But the characters haven’t had a clear purpose until now. I finally came up with a good idea for an overarching plot for my short story. It involves rebels, black hole generators, and perhaps aliens. I mocked up a military intelligence report, so I’ll let it speak for itself.
A report by ONGI on a joint operation between ONGI and OSCO.
Download as PDF

OSCO (Office of Specialized Covert Operations) will end up contracting the crew of the Meridia to infiltrate the rebel operations and discover the source of the tachyon tech. In the process, the crew uncovers a plot way beyond their league, yet it is up to them to stop the impending galactic war. Of course, the crew has had previous run-ins with these particular rebels. While transporting a piece of a key (cryptographic keys are one of the most precious physical cargoes), they have an unlucky encounter with a raiding party. They are forced to make a semi-blind jump with the Meridia, and end up stranded at a backwater spaceport. They manage to repair their ship before the rebels find them (tracking a jump is difficult and imprecise, meaning you have to go through the laborious process of sweeping a great number of systems in order to find the quarry) and barely make it out alive.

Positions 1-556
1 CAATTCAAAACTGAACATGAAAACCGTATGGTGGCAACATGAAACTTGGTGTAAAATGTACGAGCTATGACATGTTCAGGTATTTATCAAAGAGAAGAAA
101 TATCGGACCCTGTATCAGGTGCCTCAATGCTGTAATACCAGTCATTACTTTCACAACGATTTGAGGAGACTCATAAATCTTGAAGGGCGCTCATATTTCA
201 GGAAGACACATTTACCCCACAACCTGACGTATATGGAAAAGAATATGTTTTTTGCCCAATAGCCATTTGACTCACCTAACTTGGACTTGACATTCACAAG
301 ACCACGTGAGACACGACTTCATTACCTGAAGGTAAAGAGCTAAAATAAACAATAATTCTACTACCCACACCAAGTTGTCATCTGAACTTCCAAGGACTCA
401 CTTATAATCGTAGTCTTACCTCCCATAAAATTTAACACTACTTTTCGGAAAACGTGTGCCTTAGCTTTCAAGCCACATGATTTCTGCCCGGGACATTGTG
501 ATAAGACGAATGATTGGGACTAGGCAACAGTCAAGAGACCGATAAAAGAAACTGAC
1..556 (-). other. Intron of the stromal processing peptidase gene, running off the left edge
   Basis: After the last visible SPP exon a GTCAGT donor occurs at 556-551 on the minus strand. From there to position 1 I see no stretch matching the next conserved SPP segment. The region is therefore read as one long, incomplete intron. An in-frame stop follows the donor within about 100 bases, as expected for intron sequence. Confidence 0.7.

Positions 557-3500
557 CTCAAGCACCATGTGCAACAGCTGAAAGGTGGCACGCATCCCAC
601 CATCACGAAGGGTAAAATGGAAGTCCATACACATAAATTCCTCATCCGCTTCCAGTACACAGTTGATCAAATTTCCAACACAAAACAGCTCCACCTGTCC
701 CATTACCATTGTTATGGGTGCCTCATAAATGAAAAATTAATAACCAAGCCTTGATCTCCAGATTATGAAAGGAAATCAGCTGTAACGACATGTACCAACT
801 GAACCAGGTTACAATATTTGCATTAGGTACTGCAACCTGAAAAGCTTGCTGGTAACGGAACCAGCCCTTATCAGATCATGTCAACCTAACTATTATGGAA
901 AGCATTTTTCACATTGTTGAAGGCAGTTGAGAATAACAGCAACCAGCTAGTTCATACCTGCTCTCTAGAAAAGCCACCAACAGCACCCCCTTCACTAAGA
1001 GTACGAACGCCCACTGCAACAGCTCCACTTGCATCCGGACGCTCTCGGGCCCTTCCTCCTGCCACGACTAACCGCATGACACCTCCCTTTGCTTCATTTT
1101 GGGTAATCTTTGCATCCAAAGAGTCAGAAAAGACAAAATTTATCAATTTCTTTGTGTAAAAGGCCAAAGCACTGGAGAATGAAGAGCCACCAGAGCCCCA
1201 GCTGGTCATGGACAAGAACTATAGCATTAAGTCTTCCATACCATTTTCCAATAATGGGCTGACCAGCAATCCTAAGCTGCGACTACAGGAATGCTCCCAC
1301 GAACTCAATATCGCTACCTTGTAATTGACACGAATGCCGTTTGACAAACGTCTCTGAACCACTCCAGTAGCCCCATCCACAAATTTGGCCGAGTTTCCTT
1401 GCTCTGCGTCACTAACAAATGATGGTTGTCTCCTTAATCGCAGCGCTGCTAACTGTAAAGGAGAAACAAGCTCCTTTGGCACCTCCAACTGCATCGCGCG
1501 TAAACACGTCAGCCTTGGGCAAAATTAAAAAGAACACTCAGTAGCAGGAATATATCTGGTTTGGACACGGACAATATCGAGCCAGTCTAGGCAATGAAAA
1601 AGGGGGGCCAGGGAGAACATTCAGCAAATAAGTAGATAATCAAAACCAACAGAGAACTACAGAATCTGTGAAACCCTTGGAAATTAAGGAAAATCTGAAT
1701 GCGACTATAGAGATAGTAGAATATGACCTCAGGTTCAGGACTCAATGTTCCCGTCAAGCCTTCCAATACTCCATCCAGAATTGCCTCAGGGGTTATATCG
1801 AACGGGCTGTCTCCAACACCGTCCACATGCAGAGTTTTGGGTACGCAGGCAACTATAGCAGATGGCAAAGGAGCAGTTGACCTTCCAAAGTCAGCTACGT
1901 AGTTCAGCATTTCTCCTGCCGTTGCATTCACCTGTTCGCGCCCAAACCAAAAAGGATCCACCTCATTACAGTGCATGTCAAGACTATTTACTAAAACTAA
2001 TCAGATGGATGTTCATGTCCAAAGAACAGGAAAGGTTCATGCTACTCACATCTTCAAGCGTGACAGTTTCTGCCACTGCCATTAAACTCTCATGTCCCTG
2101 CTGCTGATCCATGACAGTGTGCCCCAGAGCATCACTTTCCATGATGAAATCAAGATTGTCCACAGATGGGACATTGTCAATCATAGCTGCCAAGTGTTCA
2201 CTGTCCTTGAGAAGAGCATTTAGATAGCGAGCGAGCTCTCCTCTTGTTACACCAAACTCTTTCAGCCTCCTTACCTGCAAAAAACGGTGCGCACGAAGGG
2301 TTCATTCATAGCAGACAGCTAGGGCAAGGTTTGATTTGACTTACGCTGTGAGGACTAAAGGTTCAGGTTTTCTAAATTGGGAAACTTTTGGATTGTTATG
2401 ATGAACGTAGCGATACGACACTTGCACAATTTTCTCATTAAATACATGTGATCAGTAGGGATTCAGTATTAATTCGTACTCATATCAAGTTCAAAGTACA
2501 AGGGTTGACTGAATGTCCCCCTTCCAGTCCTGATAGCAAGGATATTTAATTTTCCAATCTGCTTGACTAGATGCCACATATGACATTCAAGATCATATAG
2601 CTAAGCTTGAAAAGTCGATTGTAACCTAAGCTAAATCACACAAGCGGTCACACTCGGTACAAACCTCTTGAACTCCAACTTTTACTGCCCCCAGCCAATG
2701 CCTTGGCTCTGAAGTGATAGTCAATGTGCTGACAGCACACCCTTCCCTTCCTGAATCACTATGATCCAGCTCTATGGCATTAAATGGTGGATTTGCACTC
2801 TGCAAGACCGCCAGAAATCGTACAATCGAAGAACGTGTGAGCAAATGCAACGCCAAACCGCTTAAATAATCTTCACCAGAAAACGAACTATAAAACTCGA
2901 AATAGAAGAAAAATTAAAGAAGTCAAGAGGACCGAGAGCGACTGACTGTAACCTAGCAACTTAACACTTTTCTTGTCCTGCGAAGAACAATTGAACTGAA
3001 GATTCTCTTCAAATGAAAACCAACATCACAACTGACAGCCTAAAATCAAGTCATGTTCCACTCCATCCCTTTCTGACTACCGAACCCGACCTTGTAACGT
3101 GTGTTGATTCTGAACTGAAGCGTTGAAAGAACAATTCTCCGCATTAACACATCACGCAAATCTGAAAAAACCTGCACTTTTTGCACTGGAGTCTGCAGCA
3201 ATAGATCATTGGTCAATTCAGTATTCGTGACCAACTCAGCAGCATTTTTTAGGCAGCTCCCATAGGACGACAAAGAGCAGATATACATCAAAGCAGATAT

On another note, the English language is crazy. Making up words is really fun, especially if you have a certain amount of education in Latin. The great thing is that people are able to understand any word you make up if you do it right. While I mostly mean scientific words, I also mean Jabberwocky/Ulysses style words too. For example, in that short summary I used two new words: terrasapient and extraspecial. I needed to use terrasapient because extraterrestrial is meaningless when you are a spacefaring race. Terrasapient refers to something sapient originating on Earth (humans). Extraspecial is similar, except that it means something is external to the usual system of classifying something by species. It basically means any alien lifeform.